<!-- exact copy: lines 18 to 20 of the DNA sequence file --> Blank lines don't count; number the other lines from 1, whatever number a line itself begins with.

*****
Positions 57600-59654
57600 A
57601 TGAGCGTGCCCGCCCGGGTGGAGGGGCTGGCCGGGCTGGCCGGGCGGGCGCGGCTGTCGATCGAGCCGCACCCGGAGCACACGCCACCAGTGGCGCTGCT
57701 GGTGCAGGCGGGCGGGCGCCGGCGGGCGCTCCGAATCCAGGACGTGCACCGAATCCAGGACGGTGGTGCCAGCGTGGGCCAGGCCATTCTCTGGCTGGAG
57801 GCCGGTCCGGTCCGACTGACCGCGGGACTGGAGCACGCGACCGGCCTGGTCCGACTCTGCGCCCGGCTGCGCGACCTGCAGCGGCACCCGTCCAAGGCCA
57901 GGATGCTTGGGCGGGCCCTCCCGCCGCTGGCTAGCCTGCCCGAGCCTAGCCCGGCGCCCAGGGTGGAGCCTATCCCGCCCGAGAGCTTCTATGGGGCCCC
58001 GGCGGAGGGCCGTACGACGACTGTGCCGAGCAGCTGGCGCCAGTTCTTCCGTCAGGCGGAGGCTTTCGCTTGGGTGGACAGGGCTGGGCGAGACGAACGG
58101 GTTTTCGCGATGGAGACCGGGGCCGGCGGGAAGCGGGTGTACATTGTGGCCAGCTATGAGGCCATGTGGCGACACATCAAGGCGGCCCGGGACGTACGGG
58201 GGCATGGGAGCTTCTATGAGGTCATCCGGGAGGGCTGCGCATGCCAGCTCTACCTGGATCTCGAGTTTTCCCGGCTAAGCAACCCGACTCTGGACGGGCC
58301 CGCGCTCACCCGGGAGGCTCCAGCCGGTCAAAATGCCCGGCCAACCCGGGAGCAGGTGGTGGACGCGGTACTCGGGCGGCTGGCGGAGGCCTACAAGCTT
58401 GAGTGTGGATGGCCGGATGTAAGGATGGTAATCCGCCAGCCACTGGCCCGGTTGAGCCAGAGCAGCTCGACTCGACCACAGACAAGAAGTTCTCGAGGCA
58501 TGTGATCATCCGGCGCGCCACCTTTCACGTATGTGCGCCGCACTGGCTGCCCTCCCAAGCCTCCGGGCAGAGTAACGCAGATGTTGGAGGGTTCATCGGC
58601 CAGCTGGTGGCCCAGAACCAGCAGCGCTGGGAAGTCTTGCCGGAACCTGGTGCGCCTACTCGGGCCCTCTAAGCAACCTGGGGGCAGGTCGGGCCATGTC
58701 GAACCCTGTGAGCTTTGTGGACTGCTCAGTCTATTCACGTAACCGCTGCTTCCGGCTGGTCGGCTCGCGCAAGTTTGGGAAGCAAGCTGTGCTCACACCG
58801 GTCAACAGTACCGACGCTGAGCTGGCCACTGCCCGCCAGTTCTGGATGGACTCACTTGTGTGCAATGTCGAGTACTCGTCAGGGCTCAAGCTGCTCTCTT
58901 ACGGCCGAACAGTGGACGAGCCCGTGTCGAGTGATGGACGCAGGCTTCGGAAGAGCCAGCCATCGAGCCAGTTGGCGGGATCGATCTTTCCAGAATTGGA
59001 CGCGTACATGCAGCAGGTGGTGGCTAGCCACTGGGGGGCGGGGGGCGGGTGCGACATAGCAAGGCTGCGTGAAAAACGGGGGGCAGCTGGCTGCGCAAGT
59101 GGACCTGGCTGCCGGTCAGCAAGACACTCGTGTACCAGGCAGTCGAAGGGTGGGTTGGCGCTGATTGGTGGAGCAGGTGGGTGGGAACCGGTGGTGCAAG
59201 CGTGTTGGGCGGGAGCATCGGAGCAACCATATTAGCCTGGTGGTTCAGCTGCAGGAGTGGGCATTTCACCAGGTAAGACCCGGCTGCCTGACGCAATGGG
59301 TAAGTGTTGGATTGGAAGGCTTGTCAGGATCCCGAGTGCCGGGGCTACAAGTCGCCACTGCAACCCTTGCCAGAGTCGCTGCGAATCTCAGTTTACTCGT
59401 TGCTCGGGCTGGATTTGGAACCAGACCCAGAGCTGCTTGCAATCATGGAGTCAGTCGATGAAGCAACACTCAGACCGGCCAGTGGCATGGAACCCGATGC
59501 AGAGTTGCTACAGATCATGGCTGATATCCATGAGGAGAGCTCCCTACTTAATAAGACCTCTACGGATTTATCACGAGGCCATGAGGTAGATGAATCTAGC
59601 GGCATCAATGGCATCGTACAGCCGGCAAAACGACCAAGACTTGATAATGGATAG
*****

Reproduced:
59101 GGACCTGGCTGCCGGTCAGCAAGACACTCGTGTACCAGGCAGTCGAAGGGTGGGTTGGCGCTGATTGGTGGAGCAGGTGGGTGGGAACCGGTGGTGCAAG
59201 CGTGTTGGGCGGGAGCATCGGAGCAACCATATTAGCCTGGTGGTTCAGCTGCAGGAGTGGGCATTTCACCAGGTAAGACCCGGCTGCCTGACGCAATGGG
59301 TAAGTGTTGGATTGGAAGGCTTGTCAGGATCCCGAGTGCCGGGGCTACAAGTCGCCACTGCAACCCTTGCCAGAGTCGCTGCGAATCTCAGTTTACTCGT